An attempt to do away with Connecticut's new tax on wages appears headed for death by veto even if it passes in state Senate voting today, because too few lawmakers have joined the state's sputtering tax rebellion.

"It's extremely unlikely that this will become law," said Benson R. Cohn, the state's assistant treasurer for debt management. "They did not muster enough votes in the House to override a governor's veto."

On Monday, members of the state's House of Representatives passed the income tax repeal bill by an 86 to 63 margin -- 15 votes shy of the two-thirds majority needed to override a veto.

The state Senate yesterday shelved plans to take up the package, postponing activity until today, with amendments to the bill expected.

Connecticut's historical precedent -- an income tax revolt in 1971 -- was successful. Public outcry forced lawmakers to reverse approval of a tax on citizen's wages and salaries.

But voters had less time to prepare for the tax back then, according to Morton J. Tenzer, associate professor at the University of Connecticut.

"In 1971, it happended much faster. People were not prepared for it," Mr. Tenzer recalled. "Here, you have something that's been in the works for many months, and we've seen a gradual dissipation of taxpayer revolt."

Gov. Lowell P. Weicker Jr., who took the bold step of calling for an income tax early this year, vetoed several proposed alternatives until the income tax-based plan was implemented in August. Budgets based on income taxes, he argued, are more stable than those based on sales and corporate profits levies.

This latest candidate to replace the income tax -- which would give state taxpayers a $389 million break -- would provoke the same response from the governor, according to the governor's press secretary, Avice A. Meehan.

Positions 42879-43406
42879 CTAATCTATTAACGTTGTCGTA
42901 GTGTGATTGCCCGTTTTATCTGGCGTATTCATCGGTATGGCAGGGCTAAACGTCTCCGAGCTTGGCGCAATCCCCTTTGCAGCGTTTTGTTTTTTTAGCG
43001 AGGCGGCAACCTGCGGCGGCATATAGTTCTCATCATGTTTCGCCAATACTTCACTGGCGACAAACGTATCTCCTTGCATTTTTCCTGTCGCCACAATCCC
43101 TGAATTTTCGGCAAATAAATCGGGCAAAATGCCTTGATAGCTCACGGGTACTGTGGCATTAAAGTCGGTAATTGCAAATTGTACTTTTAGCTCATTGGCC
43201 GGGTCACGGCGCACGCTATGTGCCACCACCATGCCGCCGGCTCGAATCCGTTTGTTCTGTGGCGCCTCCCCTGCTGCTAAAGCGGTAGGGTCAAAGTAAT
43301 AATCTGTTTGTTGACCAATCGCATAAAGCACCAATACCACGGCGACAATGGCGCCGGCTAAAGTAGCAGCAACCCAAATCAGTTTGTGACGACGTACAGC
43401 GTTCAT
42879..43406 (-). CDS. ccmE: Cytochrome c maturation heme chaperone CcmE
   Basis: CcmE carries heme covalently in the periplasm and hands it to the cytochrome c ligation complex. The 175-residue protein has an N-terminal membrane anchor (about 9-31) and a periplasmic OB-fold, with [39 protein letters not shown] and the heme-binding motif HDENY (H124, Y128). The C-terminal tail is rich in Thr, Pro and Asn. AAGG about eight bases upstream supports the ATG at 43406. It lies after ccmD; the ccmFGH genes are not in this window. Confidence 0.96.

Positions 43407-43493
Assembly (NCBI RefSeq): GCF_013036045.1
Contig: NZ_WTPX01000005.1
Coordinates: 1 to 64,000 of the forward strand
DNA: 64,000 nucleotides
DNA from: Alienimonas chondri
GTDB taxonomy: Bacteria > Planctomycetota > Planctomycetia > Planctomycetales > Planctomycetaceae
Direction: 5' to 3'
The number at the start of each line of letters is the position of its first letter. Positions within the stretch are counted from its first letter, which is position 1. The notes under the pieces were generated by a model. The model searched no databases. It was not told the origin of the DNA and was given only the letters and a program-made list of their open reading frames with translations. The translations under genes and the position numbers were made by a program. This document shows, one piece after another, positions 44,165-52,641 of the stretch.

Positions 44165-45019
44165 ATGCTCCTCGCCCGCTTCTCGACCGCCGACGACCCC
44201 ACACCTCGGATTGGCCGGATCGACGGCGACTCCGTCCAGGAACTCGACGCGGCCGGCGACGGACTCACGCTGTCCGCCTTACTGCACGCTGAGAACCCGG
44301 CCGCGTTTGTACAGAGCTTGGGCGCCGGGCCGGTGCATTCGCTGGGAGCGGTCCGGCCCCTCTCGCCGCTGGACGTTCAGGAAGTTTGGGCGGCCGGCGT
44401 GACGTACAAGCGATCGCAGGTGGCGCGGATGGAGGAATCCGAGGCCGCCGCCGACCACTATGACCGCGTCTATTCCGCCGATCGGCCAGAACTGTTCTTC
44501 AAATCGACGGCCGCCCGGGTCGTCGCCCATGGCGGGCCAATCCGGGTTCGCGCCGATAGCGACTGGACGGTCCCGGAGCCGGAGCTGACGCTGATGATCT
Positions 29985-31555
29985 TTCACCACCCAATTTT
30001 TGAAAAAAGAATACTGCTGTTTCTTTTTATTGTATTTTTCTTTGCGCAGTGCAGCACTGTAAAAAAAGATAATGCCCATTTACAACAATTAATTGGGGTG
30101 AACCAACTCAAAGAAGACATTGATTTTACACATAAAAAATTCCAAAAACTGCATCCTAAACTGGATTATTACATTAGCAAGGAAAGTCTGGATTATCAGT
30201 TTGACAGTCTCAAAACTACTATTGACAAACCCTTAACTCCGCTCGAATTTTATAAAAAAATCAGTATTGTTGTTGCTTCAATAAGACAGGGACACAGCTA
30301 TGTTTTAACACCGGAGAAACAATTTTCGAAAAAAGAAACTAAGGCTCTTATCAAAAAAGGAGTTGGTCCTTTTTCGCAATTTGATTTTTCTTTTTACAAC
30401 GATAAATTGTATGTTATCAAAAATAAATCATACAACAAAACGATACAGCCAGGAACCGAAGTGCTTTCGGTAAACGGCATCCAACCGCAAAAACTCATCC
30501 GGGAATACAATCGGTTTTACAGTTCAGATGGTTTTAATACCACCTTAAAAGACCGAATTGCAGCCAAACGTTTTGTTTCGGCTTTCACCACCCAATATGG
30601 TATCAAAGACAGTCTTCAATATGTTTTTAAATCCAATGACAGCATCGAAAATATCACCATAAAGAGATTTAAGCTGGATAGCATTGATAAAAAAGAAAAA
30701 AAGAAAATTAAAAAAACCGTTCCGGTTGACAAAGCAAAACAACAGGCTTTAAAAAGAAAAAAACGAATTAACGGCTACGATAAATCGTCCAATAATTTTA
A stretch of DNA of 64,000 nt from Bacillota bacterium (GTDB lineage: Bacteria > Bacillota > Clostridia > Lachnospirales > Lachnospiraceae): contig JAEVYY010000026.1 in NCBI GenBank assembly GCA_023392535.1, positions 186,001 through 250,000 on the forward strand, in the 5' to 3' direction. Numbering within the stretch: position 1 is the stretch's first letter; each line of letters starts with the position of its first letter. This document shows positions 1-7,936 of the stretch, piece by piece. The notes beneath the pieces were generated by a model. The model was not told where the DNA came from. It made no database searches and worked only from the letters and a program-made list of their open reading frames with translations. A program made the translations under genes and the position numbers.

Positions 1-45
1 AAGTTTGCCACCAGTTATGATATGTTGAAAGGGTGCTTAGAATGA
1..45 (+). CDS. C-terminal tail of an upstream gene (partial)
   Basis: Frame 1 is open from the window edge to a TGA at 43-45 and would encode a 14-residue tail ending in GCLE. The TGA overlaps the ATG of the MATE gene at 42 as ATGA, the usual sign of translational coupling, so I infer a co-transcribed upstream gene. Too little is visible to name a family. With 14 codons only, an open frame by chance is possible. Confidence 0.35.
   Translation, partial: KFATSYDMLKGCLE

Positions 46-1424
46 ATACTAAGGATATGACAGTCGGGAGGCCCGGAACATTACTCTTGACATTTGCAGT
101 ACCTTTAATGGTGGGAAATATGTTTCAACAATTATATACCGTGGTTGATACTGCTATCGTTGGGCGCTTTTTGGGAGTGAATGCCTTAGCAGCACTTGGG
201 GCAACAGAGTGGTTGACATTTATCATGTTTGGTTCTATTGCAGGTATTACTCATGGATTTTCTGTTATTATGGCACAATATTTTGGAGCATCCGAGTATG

Rating agencies have reacted with mild alarm to the revolt. Fitch Investors Service, for example, placed the state's AA-plus rating on FitchAlert with negative implications.

The substitute tax bill would raise the state's sales tax from its current 6% to 8.25%, with the top 0.25% of the tax being dedicated to a fund backing the state's outstanding fixed - and variable-rate deficit notes.

At present, those one-to-five-year deficit notes are backed by general revenues, and the proposed dedicated stream is aimed at lowering the state's refinancing costs on those notes, $965.71 million of which are outstanding.

Mr. Cohn said the proposal could prove more trouble than it's worth.

First of all, Mr. Cohn said, the lawmakers assumed refunding bonds will come to market at lower interest rates, an assumption he termed "not realistic" because he said he believed municipal interest rates had not changed dramatically enough since September, when the notes came to market. Yields on Aa-rated five-year bonds, according to Delphis Hanover Corp., have dropped 25 basis points in the past three months, to 5.30% on Dec. 5 from 5.55% on Sept. 12.

Mr. Cohn said he has met with the bill's author, Rep. Reginald L. Jones, R-Darien. He said Mr. Jones agreed to alter the bill if it returns to his chamber so only $200 million to $300 million of the deficit financing loan would require refinancing. Mr Cohn said most of that would be done as a series of current refundings.

If the income tax repeal passes the Senate and is then vetoed by the governor, "at the end of that whole process, we're still where we are today," said Rep. Richard T. Mulready, D-West Hartford, and co-chairman of the state's finance, revenue,a and bonding committee. "Then we'll talk about a repair movement" to ease the income tax's burden on the state's poor.

Mr. Mulready predicted the General Assembly, now in special session to address grievances over the new tax, would devise an income tax-based compromise before the end of the month.

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